Q: I know you’ve answered a bazillion questions about bikes and cars and right turns, but I thought what the heck, what’s one more.
A: OK, it’s now a bazillion plus one.
Q: I bike down El Camino Real in Mountain View/Palo Alto pretty often. It’s often a dicey adventure. There is one particular intersection at which I’ve come a bit too close to getting hit by drivers turning right.
Sometimes, I can shake it off and tell myself that there are just some people who don’t know to look out for bikes, but the last two times I had someone hook in front of me. This is what happened:
As I biked toward Showers Drive from Jordan Avenue, a car saw me and slowed down, following pretty far back for about a half block. But as we approached Showers, the car revved its engine and sped in front of me to make the turn. It’s not like the light was turning yellow or anything like that.
The driver just suddenly got impatient and nearly slammed into me.
Can bike lanes be painted in that area?
Diana IngleLike Mr. Roadshow’s Facebook page for more questions and answers about Bay Area roads, freeways and commuting.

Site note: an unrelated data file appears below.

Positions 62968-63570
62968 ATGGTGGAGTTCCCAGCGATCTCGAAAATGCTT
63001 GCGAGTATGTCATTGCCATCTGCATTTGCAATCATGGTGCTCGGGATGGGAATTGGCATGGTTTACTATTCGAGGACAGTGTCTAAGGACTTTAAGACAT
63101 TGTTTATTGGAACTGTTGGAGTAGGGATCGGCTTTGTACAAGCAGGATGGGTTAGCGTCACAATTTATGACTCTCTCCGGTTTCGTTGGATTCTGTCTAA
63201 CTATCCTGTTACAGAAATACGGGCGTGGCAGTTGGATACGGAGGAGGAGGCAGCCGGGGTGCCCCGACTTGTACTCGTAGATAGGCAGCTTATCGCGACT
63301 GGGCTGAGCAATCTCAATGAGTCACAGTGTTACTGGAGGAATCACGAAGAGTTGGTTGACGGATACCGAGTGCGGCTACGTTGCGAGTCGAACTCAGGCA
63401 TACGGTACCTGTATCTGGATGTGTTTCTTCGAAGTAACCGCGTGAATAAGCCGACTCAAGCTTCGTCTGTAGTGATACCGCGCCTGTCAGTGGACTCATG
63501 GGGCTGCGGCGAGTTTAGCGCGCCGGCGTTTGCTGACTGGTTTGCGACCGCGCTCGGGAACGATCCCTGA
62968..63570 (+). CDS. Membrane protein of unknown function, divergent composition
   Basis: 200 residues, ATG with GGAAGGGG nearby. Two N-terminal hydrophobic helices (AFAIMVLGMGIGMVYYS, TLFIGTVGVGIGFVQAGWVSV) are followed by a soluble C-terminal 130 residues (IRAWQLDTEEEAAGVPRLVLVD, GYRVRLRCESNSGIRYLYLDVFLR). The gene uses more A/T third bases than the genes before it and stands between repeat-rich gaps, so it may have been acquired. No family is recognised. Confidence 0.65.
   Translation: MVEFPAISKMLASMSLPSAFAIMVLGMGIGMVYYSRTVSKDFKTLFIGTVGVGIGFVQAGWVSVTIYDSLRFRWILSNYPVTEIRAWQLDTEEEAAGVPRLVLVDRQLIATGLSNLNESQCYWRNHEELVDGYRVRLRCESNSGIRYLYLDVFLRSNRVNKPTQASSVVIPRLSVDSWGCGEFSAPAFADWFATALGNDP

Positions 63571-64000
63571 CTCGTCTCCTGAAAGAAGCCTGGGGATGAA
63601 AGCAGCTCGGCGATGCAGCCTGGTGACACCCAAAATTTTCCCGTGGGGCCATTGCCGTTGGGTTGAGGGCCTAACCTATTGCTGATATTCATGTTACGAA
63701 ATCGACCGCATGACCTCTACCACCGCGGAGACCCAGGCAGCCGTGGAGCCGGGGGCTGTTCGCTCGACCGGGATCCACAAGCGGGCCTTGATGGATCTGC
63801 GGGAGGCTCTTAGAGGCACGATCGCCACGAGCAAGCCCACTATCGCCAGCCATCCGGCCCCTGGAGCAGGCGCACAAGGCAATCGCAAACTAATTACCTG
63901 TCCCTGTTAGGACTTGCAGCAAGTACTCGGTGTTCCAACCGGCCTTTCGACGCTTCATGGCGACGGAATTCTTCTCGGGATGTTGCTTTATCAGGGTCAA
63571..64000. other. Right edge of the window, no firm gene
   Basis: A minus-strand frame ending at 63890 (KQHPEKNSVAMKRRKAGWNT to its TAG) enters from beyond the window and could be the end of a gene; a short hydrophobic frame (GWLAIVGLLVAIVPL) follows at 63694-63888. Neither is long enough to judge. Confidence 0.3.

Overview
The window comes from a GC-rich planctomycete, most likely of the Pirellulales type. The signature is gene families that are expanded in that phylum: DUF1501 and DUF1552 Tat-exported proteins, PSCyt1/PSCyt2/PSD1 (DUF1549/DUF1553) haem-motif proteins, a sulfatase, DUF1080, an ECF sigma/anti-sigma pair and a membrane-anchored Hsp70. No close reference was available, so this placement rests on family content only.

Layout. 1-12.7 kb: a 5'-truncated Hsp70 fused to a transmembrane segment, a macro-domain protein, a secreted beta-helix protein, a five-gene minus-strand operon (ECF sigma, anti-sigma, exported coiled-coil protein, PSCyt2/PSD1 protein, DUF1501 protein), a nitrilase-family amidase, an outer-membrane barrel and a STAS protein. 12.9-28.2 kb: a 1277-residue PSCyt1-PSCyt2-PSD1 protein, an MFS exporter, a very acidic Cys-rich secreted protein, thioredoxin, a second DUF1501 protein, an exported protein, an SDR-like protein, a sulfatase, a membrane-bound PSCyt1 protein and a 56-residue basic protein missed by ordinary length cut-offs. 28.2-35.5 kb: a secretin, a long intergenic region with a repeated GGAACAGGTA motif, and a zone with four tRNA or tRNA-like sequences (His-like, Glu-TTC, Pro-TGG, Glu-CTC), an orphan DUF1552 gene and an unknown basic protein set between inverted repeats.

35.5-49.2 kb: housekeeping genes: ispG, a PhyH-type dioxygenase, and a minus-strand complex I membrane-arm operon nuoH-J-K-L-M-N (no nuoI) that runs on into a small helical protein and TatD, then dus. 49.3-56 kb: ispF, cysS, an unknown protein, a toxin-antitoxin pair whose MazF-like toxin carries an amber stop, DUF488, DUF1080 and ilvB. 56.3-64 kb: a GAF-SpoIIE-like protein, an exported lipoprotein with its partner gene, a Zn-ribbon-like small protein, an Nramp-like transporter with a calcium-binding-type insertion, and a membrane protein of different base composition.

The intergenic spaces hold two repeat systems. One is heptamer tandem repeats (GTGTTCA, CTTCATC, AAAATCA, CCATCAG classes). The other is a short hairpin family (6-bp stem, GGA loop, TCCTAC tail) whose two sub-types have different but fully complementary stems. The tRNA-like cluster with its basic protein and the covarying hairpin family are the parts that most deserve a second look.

A: Bike lanes are planned from San Jose to Palo Alto as part of the bus rapid transit project that remains under consideration for El Camino Real. But these drivers should know better. They took part in one of the most dangerous stunts on the road — the right hook.
It occurs when a motorist makes a right turn directly in front of the bicyclist. Drivers need to treat the biker as a car. Move behind him and wait to pass through the intersection.
Q: What’s the reason for adding red lights to crosswalks between intersections like San Tomas Expressway and Kiely Boulevard on El Camino Real?
A: I’ve written about this before, but it needs repeating. Santa Clara has activated four HAWK beacons along El Camino Real at the intersections of Alpine Avenue, Buchanan Drive, Morse Lane and Harrison Street. The reason: safety.
HAWK beacons improve safety for pedestrians attempting to cross high-speed multilane roads such as El Camino as they provide a red light to stop motorists along with a walk interval for pedestrians. When the flashing “Don’t Walk” interval starts, the lights go to flashing then solid red which requires vehicles to stop and permits pedestrians to cross.
While the HAWK traffic signal is inactive or dark, drivers should proceed with caution.
Q: Which is safer for bicyclists — flashing or solid lights?
A: California law doesn’t dictate whether or not the front white light may be flashing, but is clear that the rear red light may flash. Other than that, bicyclists are on their own to determine what makes them feel safest.
Look for Gary Richards at Facebook.com/mr.roadshow or contact him at firstname.lastname@example.org.